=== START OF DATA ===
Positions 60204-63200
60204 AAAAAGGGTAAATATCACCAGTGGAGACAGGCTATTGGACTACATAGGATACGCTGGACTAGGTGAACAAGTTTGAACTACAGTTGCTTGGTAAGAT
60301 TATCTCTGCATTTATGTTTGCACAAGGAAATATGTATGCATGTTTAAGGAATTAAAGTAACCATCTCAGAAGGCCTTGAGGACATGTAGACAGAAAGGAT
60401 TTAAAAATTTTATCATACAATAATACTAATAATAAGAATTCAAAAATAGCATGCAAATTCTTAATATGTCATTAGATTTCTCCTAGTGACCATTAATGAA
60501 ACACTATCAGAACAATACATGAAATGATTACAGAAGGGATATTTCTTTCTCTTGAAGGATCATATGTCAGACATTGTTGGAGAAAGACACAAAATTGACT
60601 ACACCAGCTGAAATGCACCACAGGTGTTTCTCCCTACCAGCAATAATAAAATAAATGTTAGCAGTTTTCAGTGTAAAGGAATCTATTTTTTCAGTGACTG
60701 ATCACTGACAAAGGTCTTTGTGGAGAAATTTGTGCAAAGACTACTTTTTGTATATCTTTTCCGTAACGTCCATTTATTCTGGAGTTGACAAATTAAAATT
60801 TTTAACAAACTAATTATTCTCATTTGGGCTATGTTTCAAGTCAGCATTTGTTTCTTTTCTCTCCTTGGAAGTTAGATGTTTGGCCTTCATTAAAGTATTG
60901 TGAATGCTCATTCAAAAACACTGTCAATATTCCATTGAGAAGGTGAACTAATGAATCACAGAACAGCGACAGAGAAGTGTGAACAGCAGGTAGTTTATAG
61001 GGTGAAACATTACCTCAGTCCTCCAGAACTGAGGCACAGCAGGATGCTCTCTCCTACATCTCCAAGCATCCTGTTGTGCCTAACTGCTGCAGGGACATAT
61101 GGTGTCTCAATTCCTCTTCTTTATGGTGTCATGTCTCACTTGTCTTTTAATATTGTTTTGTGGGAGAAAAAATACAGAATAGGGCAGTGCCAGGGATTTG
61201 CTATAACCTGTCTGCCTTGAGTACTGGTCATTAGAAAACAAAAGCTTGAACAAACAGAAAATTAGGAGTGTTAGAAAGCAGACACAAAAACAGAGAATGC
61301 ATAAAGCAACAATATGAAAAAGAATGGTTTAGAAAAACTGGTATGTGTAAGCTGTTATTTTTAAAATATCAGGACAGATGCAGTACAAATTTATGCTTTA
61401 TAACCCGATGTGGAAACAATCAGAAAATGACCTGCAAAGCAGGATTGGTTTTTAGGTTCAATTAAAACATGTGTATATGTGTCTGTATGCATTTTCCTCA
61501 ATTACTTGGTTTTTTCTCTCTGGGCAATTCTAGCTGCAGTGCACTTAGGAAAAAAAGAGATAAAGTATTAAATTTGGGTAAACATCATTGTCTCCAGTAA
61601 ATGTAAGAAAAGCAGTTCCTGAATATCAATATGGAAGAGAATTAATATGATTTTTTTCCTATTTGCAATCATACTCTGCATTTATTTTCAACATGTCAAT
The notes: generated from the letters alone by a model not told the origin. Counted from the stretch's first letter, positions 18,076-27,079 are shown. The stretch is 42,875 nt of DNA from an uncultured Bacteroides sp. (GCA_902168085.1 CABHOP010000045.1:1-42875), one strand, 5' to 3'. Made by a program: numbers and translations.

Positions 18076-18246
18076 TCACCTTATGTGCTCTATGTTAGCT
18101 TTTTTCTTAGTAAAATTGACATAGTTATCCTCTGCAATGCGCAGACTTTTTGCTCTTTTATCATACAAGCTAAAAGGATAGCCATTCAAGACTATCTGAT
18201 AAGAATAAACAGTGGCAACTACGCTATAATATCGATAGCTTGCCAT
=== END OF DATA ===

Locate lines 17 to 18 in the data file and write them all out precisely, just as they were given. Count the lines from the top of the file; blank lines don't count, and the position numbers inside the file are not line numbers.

The notes: generated from the letters alone by a model not told the origin. Counted from the stretch's first letter, positions 18,076-27,079 are shown. The stretch is 42,875 nt of DNA from an uncultured Bacteroides sp. (GCA_902168085.1 CABHOP010000045.1:1-42875), one strand, 5' to 3'. Made by a program: numbers and translations.

Positions 18076-18246